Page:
There’s good, solid performances by all but The Ritual is more of a trudge than a brisk hike. There’s nothing here you haven’t seen before, in fact there’s probably less. Sometimes you need a creepy local to say, “Stay out of the woods, lads” just to add a bit of context, which is something this movie sorely needs. It’s all a bit dull and you’ve seen it all before (unless this is your first horror movie, in which case you might experience minor goose-pimpling). It’s a calorie free rice cake of a movie, which is fine I suppose, I just like my calorie free rice cakes to be dipped in chocolate and smarties and served between two cream buns.

Andy Oliver

 

Blade Runner 2049

 

 

(BBFC 15 2hrs 43mins)


I’ve already booked a ticket to see Denis Villeneuve’s Blade Runner 2049 again.

Not because I loved it, at least not yet. I want to see it again to cement in my mind whether it’s a truly great movie or merely a mediocre picture draped in a hallucinatory coat of many colours; whether, or not, there is actually anything resembling life in its sterility or just an affectation of life; whether there is substance in its style or whether it’s an empty, albeit beautifully crafted, vessel. Or, maybe, the truth lies in all these things.

Set thirty years after the events of Ridley Scott’s original, Blade Runner 2049’s central character is K (Ryan Gosling), a limited-life replicant working as a detective (or Blade Runner) for the LAPD, tracking down the first-generation models who can live as long as, and live as, humans. During a routine mission to apprehend/eliminate one of those rogue replicants K stumbles upon a secret that, if given the oxygen of publicity, could destroy the delicate sense of order that exists between humans and the now million strong sub-caste of androids. Ordered by his police chief Lt. Joshi (Robin Wright) to forget what he has learned, K disobeys and begins an investigation that takes him to the ruins of Las Vegas and directly to Rick Deckard (Harrison Ford) who is hiding therein. Meanwhile creepy oligarch Niander Wallace (Jared Leto), who now owns the replicant manufacturing corporation, Tyrell, has his own bizarre and ruthless interest in K.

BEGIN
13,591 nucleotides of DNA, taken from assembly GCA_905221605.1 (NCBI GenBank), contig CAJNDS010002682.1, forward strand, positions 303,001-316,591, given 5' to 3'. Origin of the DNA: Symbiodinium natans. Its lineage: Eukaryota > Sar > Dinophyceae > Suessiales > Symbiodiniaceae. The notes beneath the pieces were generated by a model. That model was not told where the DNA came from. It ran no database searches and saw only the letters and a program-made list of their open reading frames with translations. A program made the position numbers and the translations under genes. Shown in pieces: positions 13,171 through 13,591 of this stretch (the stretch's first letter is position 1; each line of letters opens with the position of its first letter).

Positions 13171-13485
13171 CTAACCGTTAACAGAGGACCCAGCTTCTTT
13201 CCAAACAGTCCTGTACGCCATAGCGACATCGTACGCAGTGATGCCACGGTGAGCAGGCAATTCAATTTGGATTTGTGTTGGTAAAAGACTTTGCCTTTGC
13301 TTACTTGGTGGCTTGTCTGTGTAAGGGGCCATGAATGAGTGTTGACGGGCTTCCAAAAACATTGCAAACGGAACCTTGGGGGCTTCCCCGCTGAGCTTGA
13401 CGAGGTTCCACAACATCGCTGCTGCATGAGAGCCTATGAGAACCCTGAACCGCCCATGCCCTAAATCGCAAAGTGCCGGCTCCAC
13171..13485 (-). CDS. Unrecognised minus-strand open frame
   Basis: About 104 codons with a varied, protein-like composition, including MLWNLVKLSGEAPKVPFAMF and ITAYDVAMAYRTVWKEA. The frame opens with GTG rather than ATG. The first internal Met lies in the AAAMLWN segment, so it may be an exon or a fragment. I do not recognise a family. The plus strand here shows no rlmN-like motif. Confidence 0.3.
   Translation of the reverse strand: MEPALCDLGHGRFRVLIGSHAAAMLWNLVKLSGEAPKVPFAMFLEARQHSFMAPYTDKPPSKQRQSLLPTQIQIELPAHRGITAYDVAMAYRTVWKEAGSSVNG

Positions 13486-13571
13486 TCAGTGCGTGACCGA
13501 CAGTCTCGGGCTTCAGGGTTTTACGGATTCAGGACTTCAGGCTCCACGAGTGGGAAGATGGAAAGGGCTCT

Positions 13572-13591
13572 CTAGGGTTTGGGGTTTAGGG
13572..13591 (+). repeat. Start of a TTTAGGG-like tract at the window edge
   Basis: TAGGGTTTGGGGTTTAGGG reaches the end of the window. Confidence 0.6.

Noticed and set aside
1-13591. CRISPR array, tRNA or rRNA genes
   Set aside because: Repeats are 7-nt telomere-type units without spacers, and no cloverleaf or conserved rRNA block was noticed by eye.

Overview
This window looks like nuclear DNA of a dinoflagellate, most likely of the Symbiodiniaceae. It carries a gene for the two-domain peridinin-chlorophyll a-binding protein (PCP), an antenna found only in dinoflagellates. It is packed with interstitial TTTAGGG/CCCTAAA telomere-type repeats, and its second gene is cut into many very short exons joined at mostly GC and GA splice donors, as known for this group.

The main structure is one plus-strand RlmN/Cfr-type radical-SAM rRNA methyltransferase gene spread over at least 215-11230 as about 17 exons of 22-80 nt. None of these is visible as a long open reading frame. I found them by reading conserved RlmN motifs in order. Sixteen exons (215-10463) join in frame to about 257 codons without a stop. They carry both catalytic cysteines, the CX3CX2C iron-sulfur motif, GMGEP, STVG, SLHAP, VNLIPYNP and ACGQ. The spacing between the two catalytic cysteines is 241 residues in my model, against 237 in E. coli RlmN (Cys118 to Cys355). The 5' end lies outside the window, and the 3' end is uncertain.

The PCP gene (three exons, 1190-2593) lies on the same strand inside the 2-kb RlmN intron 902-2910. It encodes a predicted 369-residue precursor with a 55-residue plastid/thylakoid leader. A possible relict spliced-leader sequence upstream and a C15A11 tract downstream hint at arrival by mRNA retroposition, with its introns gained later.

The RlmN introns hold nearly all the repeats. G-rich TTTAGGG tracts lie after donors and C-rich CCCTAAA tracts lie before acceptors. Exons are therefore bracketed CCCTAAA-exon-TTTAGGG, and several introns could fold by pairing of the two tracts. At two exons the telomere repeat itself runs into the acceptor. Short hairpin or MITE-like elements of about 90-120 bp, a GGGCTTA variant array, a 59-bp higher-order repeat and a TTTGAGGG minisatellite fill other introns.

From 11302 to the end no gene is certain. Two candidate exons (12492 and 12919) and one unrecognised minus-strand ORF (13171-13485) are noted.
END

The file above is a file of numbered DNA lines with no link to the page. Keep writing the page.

Gosling is back in zero-emotion, Drive/Only God Forgives mode, doing a fine job of channelling Le Samourai era Alain Delon, both enigmatic and unreadable. Harrison Ford is great as the haggard misanthrope Deckard (not really a stretch, I guess, but still…). I’m still not convinced by Jared Leto, he will forever be the poor man’s Daniel Day-Lewis to me, he’s not terrible but he does seem to suck the oxygen out of his every scene. A terrific, and overwhelmingly female, supporting cast is led by Robin Wright as the stern and severe Lt. Joshi, but there’s more than a few performances that one would struggle to describe as other than breakthrough: Sylvia Hoeks as the ruthless Luv, Ana de Armas as K’s designed for pleasure hologram Joi and watch out for an all too brief, but impactful, appearance by In Syria’s Hiam Abbas.